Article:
The latest edition in Uncut's Curated By. . . series which features King Crimson is out this week.
Uncut say. . .
In this issue, we welcome King Crimson to the editorial office. When the band first split in 1974, they kept their fanbase interested with a compilation called The Young Person’s Guide To King Crimson. It was a compendiously annotated double album which spoke not only to the wealth of music the band had recorded in just five years, but also to the care with which they had charted their progress, and their readiness to explain what they’d been up to.
Here, King Crimson members past and present give us something similar. If the band’s music can sometimes seem forbidding, the players themselves are most approachable. In a series of all-new interviews, they’ve opened up to tell us about their evolving relationship with that music – a 30 page album by album trip through their recorded history, from In The Court Of The Crimson King to The Power To Believe. To celebrate the 50th anniversary of the gripping Larks’ Tongues In Aspic, meanwhile, we’ve dwelled on that period in particular, and spoken at length to Bill Bruford, to office temp-turned-Robert-Fripp-jam-session-participant-turned-King-Crimson-violinist David Cross, and to lyricist Richard Palmer-James.
Robert Fripp has himself kept a watchful eye on things throughout, breaking off from rehearsals (“rocking out with my wife”, in preparation for his upcoming string of “Sunday Lunch” festival appearances) to answer questions about the band he directed for over 50 years. Seeking to spice things up editorially, he encouraged a more “off the wall” approach to questioning and so we’ve made his suggestion a feature of the magazine. Inside, the members of the band answer 50 questions about the band that might not otherwise have sprung to mind.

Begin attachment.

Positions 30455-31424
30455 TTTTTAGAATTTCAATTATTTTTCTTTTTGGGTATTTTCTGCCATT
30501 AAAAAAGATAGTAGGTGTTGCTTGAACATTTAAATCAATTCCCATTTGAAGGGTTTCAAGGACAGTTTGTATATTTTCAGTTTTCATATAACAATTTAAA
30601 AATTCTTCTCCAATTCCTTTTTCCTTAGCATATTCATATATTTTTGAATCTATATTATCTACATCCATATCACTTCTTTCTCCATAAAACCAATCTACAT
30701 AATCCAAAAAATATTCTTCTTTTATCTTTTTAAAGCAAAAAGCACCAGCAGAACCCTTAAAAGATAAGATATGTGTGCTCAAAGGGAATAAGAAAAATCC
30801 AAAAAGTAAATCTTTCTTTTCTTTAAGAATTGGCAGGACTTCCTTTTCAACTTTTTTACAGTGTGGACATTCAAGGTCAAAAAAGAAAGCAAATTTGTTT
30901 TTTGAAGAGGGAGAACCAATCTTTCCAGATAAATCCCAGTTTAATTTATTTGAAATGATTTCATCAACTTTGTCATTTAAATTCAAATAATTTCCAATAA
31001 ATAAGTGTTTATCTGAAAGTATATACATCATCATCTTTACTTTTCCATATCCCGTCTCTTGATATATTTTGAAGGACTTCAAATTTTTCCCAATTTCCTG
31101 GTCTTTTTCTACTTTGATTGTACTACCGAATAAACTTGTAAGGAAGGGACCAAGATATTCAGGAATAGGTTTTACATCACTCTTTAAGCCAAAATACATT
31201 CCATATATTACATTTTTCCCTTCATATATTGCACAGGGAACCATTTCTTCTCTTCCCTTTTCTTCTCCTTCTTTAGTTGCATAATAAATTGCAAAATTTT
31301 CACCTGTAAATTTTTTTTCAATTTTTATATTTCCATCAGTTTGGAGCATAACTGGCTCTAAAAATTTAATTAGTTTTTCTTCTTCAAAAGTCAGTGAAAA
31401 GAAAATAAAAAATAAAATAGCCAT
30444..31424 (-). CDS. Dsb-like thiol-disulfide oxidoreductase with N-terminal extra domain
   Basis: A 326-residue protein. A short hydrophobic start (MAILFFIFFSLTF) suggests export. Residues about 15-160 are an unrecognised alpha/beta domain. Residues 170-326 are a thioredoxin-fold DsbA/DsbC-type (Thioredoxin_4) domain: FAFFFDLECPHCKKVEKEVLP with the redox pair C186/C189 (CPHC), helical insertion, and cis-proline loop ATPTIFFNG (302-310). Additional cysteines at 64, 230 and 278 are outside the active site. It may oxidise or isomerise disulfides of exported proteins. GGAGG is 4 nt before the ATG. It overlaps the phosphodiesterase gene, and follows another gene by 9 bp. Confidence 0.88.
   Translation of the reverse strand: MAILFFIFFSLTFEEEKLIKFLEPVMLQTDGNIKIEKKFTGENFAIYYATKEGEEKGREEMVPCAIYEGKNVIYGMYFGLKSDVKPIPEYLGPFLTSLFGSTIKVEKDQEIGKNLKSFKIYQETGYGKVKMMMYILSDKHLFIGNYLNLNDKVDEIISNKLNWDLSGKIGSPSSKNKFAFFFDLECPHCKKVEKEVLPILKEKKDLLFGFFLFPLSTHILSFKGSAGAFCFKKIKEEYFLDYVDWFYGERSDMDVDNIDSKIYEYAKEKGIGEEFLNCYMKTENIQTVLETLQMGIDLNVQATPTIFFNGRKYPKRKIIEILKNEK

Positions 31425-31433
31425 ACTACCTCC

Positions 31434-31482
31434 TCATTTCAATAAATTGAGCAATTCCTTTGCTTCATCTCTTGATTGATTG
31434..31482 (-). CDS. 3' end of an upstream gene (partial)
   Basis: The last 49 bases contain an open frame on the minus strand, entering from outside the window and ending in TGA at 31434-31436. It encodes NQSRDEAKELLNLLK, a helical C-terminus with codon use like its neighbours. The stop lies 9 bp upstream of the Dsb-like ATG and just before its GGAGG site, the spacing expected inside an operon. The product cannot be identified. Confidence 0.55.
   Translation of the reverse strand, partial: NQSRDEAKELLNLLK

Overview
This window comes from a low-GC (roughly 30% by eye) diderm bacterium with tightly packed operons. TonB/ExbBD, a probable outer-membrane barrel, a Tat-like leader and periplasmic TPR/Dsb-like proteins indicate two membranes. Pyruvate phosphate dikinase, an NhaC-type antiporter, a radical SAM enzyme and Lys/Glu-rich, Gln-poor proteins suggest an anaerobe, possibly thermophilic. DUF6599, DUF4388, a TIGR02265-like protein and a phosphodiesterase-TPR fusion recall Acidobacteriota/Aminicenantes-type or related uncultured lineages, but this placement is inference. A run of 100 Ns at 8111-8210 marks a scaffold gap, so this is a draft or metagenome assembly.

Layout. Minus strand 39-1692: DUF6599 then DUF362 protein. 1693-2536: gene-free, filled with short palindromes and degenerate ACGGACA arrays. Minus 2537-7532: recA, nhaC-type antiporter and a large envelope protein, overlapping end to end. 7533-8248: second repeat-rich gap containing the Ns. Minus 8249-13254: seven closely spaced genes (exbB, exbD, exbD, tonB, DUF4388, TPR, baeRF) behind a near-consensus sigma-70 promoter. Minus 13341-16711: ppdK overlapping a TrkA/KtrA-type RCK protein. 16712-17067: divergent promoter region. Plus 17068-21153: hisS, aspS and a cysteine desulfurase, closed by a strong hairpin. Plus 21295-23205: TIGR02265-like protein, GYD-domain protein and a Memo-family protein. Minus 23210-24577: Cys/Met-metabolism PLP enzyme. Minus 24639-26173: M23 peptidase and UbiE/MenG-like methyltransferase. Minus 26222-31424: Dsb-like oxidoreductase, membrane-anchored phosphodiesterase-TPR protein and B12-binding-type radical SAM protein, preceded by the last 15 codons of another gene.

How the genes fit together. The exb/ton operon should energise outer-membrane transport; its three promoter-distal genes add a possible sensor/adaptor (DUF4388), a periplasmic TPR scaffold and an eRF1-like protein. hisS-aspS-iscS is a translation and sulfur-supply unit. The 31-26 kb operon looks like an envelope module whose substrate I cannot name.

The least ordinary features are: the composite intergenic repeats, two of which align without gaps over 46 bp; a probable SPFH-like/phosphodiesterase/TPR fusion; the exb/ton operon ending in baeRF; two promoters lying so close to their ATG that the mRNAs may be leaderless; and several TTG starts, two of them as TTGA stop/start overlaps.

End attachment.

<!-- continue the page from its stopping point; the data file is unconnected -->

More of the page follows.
The band also lean into the “Curation” part of this assignment. Robert himself introduces an archive feature in which Uncut’s John Lewis enjoys a wide-ranging conversation with John McLaughlin. Other members of King Crimson also make entertaining selections. Some are probably already known and revered among Crimson fans, like Peter Gabriel (chosen by Tony Levin), or Kate Bush (Jakko Jakszyk). Some, like Earth, Wind & Fire (Gavin Harrison) may open up some new horizons.
What else? We’ve asked the band to face down their Wikipedia entries, and we can tell you that Jakko Jakszyk has a story to tell you about The Nolan Sisters and Whitney Houston which you’re going to want to hear.
Enjoy the magazine.